The time was now 1.40 p.m. Hunt had finally started to address the crowds who had been waiting so eagerly and patiently for him. Hunt himself said that he had scarcely uttered more than two sentences before the MYC arrived. Stanley agreed that he had only been speaking a minute or two, and a Radical witness more quaintly said: ‘I could not have read two chapters of the Bible before the soldiers turned up.’ The intent of what Hunt managed to say was inevitably queried. Although ear-witnesses’ accounts vary slightly, there was agreement that Hunt told the crowds to continue to conduct themselves peaceably and quietly. But the magistrates’ later interpretation-one firmly says later (Stanley, in the same room as they, and not known to be deaf, stated it was impossible to hear what Hunt said because of the noise from the crowd)—was that his exhortation to maintain order was a subtle form of incitement to riot. The Quarterly Review, for example, compared the words with Mark Antony’s oration over Caesar’s dead body: ‘Good friends, sweet friends, let me not stir you up to mutiny.

As the MYC galloped on to the field, there was a stir, among the crowd. The first cry; before the horses were seen, was that the noise heralded the arrival of the Blackburn contingent. But this soon changed to a general cry of ‘The soldiers, the soldiers’, and the stir became something of a panic sway. Hunt reacted firmly and sensibly, shouting, ‘Stand firm, my friends, there are only a few soldiers, and we are a host against them.’ Then, pointing to the disordered halt of the cavalry, he laughed and again said, ‘Stand firm, my friends. They are in disorder already. This is a trick. Give them three cheers.’ The crowds responded happily to their leader’s injunctions, a great cheer poured forth, and the panic subsided. Unfortunately, the magistrates chose to interpret Hunt’s quick, firm action in suppressing incipient panic as yet a further sign of the riot that had not yet but must soon materialize. They heard the cheers as ‘a most marked gesture of defiance’.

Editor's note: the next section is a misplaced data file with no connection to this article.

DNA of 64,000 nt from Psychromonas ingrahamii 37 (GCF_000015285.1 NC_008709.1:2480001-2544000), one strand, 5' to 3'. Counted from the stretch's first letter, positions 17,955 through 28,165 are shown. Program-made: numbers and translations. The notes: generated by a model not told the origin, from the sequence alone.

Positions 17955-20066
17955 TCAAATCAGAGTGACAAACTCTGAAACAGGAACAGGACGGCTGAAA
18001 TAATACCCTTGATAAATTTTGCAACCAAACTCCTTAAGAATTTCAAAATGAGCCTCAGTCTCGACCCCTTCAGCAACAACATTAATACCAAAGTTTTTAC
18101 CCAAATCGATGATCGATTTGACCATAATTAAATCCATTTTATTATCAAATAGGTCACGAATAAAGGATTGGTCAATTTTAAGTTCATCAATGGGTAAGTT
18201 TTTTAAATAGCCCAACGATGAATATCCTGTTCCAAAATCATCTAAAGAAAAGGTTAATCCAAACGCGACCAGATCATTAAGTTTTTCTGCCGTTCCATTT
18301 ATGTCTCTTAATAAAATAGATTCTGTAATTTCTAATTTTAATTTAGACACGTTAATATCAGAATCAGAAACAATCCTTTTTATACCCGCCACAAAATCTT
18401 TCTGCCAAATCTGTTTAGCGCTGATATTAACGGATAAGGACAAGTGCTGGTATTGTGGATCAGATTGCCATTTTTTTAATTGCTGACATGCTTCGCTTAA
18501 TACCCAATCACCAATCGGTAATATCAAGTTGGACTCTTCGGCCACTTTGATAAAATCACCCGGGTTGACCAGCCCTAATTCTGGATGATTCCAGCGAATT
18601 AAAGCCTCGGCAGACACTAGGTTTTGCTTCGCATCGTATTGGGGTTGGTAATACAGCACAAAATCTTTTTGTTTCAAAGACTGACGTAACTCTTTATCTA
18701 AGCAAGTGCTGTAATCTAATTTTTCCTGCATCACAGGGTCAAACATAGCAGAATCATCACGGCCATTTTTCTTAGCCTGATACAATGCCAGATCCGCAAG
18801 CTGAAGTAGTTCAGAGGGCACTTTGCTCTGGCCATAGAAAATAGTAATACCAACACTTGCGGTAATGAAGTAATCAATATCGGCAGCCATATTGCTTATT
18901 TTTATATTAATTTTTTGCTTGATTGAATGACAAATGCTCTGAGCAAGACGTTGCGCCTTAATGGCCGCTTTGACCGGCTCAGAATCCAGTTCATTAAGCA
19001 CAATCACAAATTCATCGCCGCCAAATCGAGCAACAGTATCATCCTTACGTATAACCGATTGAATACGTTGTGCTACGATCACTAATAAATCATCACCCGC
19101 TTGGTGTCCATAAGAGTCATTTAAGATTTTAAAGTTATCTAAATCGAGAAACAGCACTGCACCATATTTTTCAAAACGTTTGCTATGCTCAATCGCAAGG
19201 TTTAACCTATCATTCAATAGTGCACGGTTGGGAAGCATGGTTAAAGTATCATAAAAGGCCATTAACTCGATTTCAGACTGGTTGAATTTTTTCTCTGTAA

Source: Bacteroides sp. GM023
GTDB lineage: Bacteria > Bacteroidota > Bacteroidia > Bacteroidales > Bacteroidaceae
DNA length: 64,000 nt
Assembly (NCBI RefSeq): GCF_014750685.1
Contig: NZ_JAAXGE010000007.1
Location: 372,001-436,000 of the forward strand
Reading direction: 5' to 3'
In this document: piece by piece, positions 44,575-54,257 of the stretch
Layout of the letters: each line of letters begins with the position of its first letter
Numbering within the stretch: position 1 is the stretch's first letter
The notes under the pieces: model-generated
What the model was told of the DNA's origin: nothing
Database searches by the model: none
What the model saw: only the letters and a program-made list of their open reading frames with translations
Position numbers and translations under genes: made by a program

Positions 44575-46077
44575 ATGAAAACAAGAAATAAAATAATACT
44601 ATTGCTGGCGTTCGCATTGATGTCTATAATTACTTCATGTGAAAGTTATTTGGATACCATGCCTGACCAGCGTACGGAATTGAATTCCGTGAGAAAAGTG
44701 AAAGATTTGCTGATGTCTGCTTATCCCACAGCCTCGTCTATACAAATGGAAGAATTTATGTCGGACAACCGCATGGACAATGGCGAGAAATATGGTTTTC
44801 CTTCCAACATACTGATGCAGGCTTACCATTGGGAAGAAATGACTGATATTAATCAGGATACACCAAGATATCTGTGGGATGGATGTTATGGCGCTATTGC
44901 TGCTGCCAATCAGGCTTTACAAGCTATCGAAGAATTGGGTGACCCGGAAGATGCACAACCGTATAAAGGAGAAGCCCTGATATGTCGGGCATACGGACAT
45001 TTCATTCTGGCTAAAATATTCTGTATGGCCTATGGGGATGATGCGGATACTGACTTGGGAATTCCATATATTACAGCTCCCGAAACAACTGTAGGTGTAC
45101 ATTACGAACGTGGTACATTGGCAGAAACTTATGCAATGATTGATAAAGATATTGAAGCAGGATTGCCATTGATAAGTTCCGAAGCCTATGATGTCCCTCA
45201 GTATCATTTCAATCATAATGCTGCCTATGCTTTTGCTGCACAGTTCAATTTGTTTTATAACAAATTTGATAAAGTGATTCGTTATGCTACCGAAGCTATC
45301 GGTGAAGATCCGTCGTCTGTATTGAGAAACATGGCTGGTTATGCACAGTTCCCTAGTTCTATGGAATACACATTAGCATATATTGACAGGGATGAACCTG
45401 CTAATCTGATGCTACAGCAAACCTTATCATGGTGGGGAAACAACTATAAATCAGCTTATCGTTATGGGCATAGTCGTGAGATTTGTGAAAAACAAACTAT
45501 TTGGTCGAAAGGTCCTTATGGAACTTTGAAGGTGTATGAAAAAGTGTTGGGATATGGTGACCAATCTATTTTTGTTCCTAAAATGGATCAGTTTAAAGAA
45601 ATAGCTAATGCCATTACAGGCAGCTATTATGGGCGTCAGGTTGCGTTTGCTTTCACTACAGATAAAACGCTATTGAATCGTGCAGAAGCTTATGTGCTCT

For a few minutes everything hung in the balance. The MYC were rolling about on, and trying to control, their frightened horses who were neither trained for, nor used to, the noise of battle, as were the steeds of the regular troops. The crowds were cheering and transferring their attention back to Hunt who was preparing to resume his speech. In these few minutes the magistrates themselves seem to have had doubts about the wisdom of sending the MYC to effect the arrests. Would it not be wiser to wait for the arrival of L’Estrange and the regulars? But they were worried by the removal of half the special constables from that contested avenue of access between the hustings and Mr Buxton’s house. If they waited further might not the avenue be completely blocked? And the MYC were stout fellows so, after only a few minutes’ pause, just after 1.40 p.m they were ordered to accompany Nadin, Clayton, Moore and Andrew and the special constables to execute the arrests.